In fact, although many social justice advocates claim ‘the criminal laws and sentencing regulations unfairly target Indigenous people’ if there is any discrimination it tends to be in favour of Indigenous people. Overall, Indigenous offenders receive shorter sentences than non-Indigenous offenders for most crimes.
The reason Indigenous people are more likely than non-Indigenous people to be locked up for minor crimes like traffic offences, is because Indigenous people are more likely to lack the financial means to pay their fines, not because the courts are biased.
The Australian Bar Association is right to suggest reviewing the practice of jailing fine defaulters, but in the rush to reduce the overall Indigenous Incarceration rate it is also important not to forget who the real victims are.
Strategies to reduce the level of disadvantage and the corresponding high rates of family violence and intimate partner homicides among Indigenous Australians are likely to be much more effective in reducing Indigenous incarceration rates than tinkering with the criminal justice system ever will.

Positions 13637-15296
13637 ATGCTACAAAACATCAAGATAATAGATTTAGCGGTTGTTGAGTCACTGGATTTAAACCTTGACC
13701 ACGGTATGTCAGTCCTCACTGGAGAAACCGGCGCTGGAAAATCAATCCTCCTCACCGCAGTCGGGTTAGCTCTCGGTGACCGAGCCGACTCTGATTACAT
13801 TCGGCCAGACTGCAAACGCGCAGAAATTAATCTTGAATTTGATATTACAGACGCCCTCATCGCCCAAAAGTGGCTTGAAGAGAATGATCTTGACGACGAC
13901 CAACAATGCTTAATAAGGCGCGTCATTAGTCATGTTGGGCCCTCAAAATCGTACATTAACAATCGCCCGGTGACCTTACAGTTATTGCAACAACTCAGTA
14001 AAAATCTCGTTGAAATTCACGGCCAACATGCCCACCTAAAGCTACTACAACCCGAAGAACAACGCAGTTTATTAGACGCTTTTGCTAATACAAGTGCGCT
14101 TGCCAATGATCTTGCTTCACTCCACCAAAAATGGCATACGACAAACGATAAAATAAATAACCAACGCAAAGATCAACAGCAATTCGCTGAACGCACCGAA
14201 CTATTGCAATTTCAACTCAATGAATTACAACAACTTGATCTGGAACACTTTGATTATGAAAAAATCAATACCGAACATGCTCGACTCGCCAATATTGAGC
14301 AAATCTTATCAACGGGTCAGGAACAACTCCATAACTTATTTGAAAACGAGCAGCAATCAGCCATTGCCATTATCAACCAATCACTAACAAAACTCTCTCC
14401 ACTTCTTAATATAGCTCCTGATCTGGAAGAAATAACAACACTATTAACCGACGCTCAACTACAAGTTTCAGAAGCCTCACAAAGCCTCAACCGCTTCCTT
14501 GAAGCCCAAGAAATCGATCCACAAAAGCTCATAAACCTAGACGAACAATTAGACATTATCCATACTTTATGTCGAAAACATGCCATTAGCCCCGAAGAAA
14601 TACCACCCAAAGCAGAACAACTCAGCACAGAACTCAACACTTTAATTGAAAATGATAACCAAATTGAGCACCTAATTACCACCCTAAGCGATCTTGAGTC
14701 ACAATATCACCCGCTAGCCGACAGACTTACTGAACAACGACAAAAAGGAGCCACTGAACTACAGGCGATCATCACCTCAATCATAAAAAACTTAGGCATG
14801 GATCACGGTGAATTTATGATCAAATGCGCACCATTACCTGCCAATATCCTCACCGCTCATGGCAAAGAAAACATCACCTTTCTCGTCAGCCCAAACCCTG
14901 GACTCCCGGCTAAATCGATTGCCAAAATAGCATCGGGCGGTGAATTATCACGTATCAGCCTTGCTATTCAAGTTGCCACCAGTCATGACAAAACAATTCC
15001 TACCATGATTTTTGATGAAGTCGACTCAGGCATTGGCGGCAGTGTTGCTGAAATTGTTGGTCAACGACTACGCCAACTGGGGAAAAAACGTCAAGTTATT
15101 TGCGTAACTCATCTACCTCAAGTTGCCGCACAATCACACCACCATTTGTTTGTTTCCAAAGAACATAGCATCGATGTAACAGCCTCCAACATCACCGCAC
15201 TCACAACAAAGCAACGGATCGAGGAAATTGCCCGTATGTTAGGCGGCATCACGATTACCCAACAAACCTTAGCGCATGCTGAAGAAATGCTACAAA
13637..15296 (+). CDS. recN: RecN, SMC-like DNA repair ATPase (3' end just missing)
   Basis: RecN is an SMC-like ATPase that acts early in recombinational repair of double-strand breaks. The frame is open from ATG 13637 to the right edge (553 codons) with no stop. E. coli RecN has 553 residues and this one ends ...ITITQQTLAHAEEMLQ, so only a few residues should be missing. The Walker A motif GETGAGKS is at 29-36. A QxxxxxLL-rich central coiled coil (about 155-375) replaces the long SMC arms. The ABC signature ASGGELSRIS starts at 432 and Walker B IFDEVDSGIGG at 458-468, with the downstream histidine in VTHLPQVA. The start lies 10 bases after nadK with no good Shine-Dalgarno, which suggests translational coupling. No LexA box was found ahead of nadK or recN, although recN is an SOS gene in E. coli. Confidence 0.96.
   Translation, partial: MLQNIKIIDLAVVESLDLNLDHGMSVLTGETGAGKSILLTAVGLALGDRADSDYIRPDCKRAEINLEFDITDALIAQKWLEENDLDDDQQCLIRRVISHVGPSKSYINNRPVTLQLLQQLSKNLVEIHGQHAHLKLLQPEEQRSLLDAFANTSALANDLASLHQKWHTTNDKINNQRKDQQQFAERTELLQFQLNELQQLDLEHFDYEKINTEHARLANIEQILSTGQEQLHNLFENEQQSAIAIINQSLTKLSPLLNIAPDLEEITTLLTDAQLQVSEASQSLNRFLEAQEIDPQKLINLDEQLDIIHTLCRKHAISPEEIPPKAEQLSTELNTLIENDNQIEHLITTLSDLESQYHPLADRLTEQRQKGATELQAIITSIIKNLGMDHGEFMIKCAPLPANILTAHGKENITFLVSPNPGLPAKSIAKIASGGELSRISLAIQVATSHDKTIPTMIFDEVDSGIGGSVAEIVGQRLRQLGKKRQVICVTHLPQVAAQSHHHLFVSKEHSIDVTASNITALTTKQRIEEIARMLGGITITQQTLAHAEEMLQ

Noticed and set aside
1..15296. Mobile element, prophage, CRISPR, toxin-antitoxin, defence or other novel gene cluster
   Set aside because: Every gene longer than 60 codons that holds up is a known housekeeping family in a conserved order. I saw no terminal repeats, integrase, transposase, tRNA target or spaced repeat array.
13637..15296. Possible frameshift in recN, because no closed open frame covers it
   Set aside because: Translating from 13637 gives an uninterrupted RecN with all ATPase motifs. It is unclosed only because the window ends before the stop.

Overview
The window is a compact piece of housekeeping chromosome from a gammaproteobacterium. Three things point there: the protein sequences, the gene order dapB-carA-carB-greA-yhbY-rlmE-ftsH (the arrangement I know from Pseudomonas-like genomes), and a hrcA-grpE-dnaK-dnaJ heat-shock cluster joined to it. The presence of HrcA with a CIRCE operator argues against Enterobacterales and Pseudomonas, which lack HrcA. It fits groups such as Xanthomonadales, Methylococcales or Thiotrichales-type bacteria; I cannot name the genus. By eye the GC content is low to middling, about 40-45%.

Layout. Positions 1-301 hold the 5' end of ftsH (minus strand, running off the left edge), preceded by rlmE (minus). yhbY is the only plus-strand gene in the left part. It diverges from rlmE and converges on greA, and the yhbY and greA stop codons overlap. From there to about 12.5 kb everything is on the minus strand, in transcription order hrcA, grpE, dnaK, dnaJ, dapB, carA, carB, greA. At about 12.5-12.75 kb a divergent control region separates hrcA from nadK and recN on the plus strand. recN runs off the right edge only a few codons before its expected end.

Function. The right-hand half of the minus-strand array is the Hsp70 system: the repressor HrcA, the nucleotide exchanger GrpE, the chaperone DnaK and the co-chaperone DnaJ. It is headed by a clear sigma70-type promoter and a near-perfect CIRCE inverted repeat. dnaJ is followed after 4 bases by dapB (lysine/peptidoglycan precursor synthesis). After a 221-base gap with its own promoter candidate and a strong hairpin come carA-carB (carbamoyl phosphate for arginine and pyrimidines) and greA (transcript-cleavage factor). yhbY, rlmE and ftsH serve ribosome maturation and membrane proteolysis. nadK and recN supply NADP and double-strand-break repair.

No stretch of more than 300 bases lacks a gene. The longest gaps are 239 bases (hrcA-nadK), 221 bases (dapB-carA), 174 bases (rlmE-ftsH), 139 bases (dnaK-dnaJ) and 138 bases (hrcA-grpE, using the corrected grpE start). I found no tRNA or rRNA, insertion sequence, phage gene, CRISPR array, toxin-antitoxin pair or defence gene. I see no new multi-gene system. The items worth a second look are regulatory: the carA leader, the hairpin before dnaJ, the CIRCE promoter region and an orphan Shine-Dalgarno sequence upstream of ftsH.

Solar scheme costing Qld. too much
A VOLUNTARY "battery buyout” deal for solar-equipped households on the most generous feed-in tariff is being considered by the Palaszczuk Government.
Under the proposal, the 238,000 customers on the 44¢ a kW rate would receive a rebate on installing a battery storage system in return for agreeing to cancel the Solar Bonus Scheme early.
Solar analyst Nigel Morris says the move could save the State Government more than $1 billion by cutting a third of the estimated cost of the Solar Bonus Scheme, which does not end until 2028.